A Very Personal, Public Decision


I’m legally changing my name. Deciding to move away from “Brody” was far easier than I ever would have expected, especially given my predisposition toward normalcy and conformity. I’m one to avoid confrontation and discomfort; changing your name is pretty much the exact opposite of that.

Mountain sensibility and a balanced combination of longevity and mountain boldness are two of the skillsets that I respect most. They both emphasize staying alive while having fun in a vast, powerful landscape. Conrad Anker and Jeremy Jones are friends and idols who embody these characteristics better than anyone. They’re also why I’m changing my name.

Let’s rewind.

June 6, 2013: I  land in Alaska three days before the start of my month-long attempt to climb and ski Denali. At the hotel in Anchorage, in front of our team of skilled climbers, snowboarders, and skiers, Jeremy and Conrad–seemingly without discussion–decide to start calling me “brodyleven.com,” referencing my voicemail message, which refers callers to my website in my absence. But it catches on quickly, and suddenly two of the most admired mountain athletes of all time are calling me by my new nickname without hesitation. And I don’t know about you, but when Jeremy Jones calls me something–anything–, I respond.

Fast forward 8 months, and the necessary paperwork is circulating its way toward the Legal Services department of the Ohio District Courts. Without much analysis, and certainly without the permission of my parents (who are undoubtedly proud of the name that they created in 1987, which has since made its way to the mainstream), I decided to be spontaneous. The process is quite streamlined, with only one form and a few waivers to fill out. Although it’s irreversible, a name change is alarmingly simple.

I know it seems weird. Starting today, my new driver’s license reads “Brodyleven Dot Com.” But in practice, as Jeremy and Conrad first demonstrated, it isn’t that weird. Similarly to when you name your kid, dog, or car, I wanted a name that was both formally acceptable and easily shortened to a one- or two-syllable nickname. “Dot Com,” though technically my middle and last names, fulfills that requirement.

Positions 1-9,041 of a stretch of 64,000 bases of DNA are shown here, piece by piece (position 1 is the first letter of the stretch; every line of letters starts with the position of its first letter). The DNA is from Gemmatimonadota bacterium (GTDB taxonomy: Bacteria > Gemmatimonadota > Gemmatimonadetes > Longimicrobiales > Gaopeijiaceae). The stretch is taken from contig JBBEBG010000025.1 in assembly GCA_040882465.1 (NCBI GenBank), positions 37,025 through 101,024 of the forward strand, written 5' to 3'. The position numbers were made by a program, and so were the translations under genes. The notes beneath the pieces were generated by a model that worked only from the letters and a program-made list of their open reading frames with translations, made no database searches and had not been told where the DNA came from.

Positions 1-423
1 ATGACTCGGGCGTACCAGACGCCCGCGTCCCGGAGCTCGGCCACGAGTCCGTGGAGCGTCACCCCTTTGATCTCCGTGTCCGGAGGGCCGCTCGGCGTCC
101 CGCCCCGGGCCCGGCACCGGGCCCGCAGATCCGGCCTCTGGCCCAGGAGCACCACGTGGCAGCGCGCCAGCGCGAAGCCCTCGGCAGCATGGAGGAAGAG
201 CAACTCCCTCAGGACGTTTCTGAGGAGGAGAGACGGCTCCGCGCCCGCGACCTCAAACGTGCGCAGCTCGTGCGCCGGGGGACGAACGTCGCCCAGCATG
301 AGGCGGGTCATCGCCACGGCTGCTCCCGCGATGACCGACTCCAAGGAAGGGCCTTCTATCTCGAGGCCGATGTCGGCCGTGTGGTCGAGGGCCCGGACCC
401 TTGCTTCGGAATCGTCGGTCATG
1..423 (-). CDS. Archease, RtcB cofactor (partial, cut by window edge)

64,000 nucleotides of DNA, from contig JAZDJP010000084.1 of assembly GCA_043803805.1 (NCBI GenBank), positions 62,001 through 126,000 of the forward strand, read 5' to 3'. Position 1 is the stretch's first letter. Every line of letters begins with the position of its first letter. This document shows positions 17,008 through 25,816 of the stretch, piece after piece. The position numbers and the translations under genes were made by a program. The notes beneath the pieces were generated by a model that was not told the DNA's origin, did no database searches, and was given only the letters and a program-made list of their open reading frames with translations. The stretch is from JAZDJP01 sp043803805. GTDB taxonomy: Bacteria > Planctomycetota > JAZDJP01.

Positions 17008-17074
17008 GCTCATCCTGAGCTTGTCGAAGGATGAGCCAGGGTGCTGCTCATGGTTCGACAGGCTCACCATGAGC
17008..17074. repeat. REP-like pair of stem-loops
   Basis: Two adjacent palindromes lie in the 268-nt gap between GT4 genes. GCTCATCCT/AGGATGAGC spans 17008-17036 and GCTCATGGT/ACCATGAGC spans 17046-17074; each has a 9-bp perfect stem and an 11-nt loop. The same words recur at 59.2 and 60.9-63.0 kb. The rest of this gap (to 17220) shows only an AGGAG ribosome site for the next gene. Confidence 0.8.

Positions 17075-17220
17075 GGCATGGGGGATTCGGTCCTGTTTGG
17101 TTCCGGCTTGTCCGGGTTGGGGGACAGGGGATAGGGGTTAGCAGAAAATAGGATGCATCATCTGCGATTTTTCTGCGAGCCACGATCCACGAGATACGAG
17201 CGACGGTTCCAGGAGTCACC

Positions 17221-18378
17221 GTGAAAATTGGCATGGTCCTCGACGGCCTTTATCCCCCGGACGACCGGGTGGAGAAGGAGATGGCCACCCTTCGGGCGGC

It’s really quite easy to accommodate my new preferences into your life:

“Yo, Dot Com, do you have any avalanche concerns for this slope above us?”
“Dear Dot Com, some mail came to our house for you, so I’ve forwarded it to Utah with a little box of your favorite homemade cookies. Love, Mom.”

I never would have considered myself someone to make this kind of move. Career changes, moving to another country, cutting off familial ties, and other drastic changes aren’t really part of my M.O. On Thursday of this week, Dirtbag Diaries will release their newest podcast. I wrote and recorded the story featured therein, and that will be my first public use of my new name. From here forward, all of my published work will be authored “Brodyleven Dot Com.”

My sponsors are seemingly compliant, and will be updating their team rosters accordingly.

Of course there will be slip-ups and confusion. All I ask is that you respect my wishes in this fragile time of personal growth. I’ll happily answer any of your inquiries, because my confidence is stronger than my doubt. You can reach me in a variety of ways, but the easiest is to just type my full name, phonetically, into your browser’s address bar. It’ll direct you to my website, with which I conveniently share a name.

-Dot Com